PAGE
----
In this context, industrialists, economists, analysts, common people – all are pinning their hopes on the 2020 Union Budget for a turnaround. The hard truth is that wholesale changes are needed to kick-off a turnaround. The Budget 2020 needs to offer a significant number of favourable reforms for the economy to revive. It is obvious that the government needs to intervene by focusing on ramping up capital expenditure, increasing consumption, credit expansion and exports growth. The central question is whether the government is going to offer policy tweaks alone or serious structural reforms along with these. The goal of 5 trillion dollar economy is unimaginable in a shorter term without a well-defined reform trajectory. Will the government muster courage to go for the structural reforms including labour, judicial and contractual issues converting the current economic crisis into a golden opportunity to put Indian on a stronger growth footing remains to be seen?

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The government urgently needs to focus on the revival in private investment and credit growth. The surest way often has been fiscal stimulus to significantly increase the government expenditure with an aim to fix key infrastructure bottlenecks. Unless the government goes the extra mile to increase spending across several sectors, the bid to boost the economy will be futile. But here, the Budget 2020 must come clean on estimates of revenue and growth. Moreover, it can look to add avenues to infuse foreign capital and to borrow outside the Budget. This is required, but will not suffice to revive the economy from its worst crisis in the recent history. These measures may provide some boost to growth over the coming quarters. Whenever investment and export growth have faltered, we have often looked at the consumption side. But, investment side efforts alone are not offering a clear ray of hope when the demand is very sluggish.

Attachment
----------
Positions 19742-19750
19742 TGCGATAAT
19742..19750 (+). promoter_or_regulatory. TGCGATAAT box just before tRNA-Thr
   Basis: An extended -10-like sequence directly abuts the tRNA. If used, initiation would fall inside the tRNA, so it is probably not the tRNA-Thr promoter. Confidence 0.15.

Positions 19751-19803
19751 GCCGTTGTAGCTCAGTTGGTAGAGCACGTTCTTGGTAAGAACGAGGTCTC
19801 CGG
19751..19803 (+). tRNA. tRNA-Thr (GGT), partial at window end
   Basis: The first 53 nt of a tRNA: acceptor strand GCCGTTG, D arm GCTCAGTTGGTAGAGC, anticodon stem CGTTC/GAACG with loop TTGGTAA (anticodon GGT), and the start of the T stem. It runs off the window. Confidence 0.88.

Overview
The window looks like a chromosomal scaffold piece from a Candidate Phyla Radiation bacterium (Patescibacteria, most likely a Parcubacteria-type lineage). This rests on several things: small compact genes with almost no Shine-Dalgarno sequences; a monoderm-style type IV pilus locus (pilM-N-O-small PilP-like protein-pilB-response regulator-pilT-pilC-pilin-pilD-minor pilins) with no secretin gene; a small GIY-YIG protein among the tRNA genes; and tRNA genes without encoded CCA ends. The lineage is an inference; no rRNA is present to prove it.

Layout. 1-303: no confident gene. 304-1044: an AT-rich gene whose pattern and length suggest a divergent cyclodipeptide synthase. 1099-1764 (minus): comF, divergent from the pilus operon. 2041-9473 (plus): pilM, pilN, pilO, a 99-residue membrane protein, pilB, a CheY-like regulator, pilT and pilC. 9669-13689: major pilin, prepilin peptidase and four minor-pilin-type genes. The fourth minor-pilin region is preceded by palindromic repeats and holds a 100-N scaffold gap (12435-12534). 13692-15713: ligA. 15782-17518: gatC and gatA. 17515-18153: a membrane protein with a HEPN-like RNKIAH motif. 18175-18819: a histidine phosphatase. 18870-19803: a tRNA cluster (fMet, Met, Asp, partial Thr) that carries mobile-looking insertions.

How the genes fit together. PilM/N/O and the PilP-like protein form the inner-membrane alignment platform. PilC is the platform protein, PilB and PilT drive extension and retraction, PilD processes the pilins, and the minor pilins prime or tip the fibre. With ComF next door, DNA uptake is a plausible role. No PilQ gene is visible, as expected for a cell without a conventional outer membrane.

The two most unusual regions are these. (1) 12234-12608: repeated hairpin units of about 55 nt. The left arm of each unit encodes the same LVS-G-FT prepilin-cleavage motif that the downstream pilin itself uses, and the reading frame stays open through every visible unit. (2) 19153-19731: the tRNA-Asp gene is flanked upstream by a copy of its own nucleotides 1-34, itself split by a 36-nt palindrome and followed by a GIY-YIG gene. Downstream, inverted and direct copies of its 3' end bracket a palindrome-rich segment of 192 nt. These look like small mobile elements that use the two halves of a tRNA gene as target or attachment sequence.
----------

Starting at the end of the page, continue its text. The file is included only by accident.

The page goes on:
The demand side can be revived by going for cuts in personal taxes, infusing money in the rural economy (this should be in addition to increased agriculture-related spending including irrigation), and offering incentives in the form of lower taxes to job driven sectors including the auto sector and housing/real estate. Any substantial reduction in personal tax rates will boost retail consumption especially in urban areas. In doing so, the government may be forced to look at revising the target of fiscal deficit for a year or two. If these measures are combined with efforts of respecting the economic value created by MSMEs, the economy may be on a slow but firm recovery path. The idea of simplification and unification of India’s complicated tax-structure –‘one country, one tax’ has to be brought to life in letter and spirit.

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We will get to know soon about the direction that Budget 2020 may give to the Indian economy, whether it has offered magic bullets to cure the ailing sectors, and whether around 5% GDP growth will become the new normal in near future. However, any announcement in the Budget cannot tell us when the economy will start firing on all cylinders. The Indian economy is likely to take longer time to get back on track. If the government choses to go ahead with mere policy tweaks on the consumption and demand side and leaving the structural reforms untouched, creating a 5 trillion dollar economy by the year 2024 may yet remain a pipe dream. Let’s hope that the government looks at the big picture.